The haves and the have-mores
The Champions League returns tonight with the game of the night taking place in Munich where Bayern entertain Manchester City.
The match features a fascinating contrast in cultures. Bayern representing the Germanic model of financial self-restraint and good housekeeping, while City embody the unsustainable Greek-style economic basket case requiring huge handouts to stay afloat.
In Germany no club is allowed to spend beyond its means, whereas in England it’s almost compulsory, and at City it’s virtually the club’s new motto: Eu ultra modum for those of you too lazy to google.
While recent spending suggests this might be something of a mismatch, current form indicates Bayern are probably favourites for tonight’s game. A fact tacitly acknowledged by City boss Roberto Mancini, who in four seasons in charge at Inter, learned the painful way about the harsh realities of Champions League football.
“It is fantastic to play against a club like Bayern,” he said. “We do not want to lose the game, that is for sure. We want to win it – as we always want to win. But we have to improve a lot. We are a good team already, but if we want to become a team like Bayern, to become part of the history of football, we have to learn a lot; we have just played one game in the Champions League.”
TV killed the football star
Sir Alex Ferguson has spoken out against the pernicious influence television companies have upon the way that football is run.
Under the existing Premier League TV deal, United earned more than £60m last season. So, if one can ignore for a moment the inherent absurdity of the manager of the richest club in world football lamenting the influence of television, Ferguson does make some valid points.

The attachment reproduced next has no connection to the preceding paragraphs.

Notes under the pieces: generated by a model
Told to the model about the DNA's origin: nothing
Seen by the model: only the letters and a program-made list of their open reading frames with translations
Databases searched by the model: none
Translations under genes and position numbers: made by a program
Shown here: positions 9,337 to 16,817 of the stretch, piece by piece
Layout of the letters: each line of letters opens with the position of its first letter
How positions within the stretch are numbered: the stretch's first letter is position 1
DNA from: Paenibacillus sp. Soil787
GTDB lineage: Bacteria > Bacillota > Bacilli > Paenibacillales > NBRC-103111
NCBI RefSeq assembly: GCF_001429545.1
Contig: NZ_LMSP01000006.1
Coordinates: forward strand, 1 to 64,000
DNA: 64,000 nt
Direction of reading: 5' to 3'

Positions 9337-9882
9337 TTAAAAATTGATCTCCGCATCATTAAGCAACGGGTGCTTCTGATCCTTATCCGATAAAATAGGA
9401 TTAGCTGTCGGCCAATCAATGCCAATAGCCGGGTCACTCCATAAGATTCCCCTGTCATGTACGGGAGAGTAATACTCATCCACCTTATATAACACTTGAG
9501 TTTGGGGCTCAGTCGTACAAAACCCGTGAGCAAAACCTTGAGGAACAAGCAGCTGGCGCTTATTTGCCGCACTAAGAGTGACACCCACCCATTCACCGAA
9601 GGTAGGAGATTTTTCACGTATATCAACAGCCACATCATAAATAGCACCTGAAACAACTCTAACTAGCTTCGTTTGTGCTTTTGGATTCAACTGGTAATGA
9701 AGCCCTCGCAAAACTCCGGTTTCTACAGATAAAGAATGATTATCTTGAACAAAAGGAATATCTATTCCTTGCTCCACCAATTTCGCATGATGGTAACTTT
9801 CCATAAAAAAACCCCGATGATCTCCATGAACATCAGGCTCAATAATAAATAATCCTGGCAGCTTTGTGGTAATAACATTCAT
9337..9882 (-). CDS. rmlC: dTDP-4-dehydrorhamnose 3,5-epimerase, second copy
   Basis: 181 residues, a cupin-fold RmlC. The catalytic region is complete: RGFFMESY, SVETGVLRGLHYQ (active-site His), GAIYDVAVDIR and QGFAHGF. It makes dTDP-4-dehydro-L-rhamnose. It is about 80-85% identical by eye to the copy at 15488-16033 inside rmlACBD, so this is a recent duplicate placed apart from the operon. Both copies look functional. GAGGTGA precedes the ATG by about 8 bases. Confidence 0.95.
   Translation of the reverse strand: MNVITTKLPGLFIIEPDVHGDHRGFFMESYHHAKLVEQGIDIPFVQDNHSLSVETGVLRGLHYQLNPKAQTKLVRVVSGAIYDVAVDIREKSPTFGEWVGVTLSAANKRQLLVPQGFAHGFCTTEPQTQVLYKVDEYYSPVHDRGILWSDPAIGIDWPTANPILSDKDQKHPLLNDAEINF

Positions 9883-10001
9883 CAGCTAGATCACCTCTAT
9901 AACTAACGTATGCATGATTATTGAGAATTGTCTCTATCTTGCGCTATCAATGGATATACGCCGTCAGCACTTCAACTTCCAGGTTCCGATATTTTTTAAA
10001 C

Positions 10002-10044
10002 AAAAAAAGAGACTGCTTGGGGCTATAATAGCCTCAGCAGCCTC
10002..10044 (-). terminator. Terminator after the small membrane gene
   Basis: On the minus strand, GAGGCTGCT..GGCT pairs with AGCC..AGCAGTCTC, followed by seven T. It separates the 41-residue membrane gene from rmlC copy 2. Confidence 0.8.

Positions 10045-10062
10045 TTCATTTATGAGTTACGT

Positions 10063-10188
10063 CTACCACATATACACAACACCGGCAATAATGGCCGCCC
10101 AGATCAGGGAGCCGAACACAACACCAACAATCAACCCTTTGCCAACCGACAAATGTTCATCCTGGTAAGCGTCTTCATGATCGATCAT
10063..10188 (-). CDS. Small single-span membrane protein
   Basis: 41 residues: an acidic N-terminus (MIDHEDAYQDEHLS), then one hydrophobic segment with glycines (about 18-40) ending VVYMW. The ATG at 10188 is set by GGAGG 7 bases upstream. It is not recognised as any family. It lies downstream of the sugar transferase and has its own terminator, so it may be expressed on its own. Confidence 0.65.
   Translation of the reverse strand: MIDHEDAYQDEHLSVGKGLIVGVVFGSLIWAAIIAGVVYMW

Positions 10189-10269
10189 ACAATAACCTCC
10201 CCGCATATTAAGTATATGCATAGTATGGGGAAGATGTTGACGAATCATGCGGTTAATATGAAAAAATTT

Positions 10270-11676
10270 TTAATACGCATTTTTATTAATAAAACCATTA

“When you shake hands with the devil you have to pay the price,” he said. “Television is God at the moment. It is king.
“When you see the fixture lists come out now, they [the television companies] can pick and choose whenever they want the top teams on television.
“You get some ridiculous situations when you’re playing on Wednesday night in Europe and then at lunchtime the following Saturday. You ask any manager if they would pick that themselves… there’d be no chance.”
The devil sure does drive a hard bargain.
Goal of the day
Samuel Eto’o was again on target for Anzhi Makhachkala in their 2-2 draw with Terek Grozny, but the goal of the game was this fine sole effort from Oleg Vlasov.
New man in charge
Terek Grozny’s point at Anzhi coincided with the appointment of former Spartak Moscow coach Stanislav Cherchesov as their new manager.
Cherchesov signed a two-year contract on Tuesday after holding talks with the president of the club and the leader of Chechnya, Ramzan Kadyrov, a spokesman told RIA Novosti.
The 48-year-old takes over the permanent post from Ruud Gullit, who left in June barely six months into his contract. The Dutchman departed after a string of poor results and a leading lively social life that angered club officials.
Gullit’s departure was marked by one of the more bizarre send-off statements you’re likely to read.
“President Ramzan Kadyrov is extremely dissatisfied with the approach of Ruud Gullit to his duties, which, instead of rolling up our sleeves to work, given the standings, thinking about bars and discos,” the statement said.
“Gullit must know that he was invited not to nightclubs and discos to disappear, but to work in a football club, in this case to achieve the result. Yes, we have no drugs, no indecent nightlife, which in the Netherlands and in Europe there is lots.
“Grozny has all the conditions for people leading a healthy lifestyle. There are modern cinema, ice palaces and parks.”
Safe pair of hands
Schalke 04 have appointed Huub Stevens as the replacement coach for Ralf Rangnick, who resigned last week after complaining of fatigue.
Stevens coached Schalke in 1996-2002, steering the club to arguably their greatest moment when they won the UEFA Cup, now the Europa League, in 1997.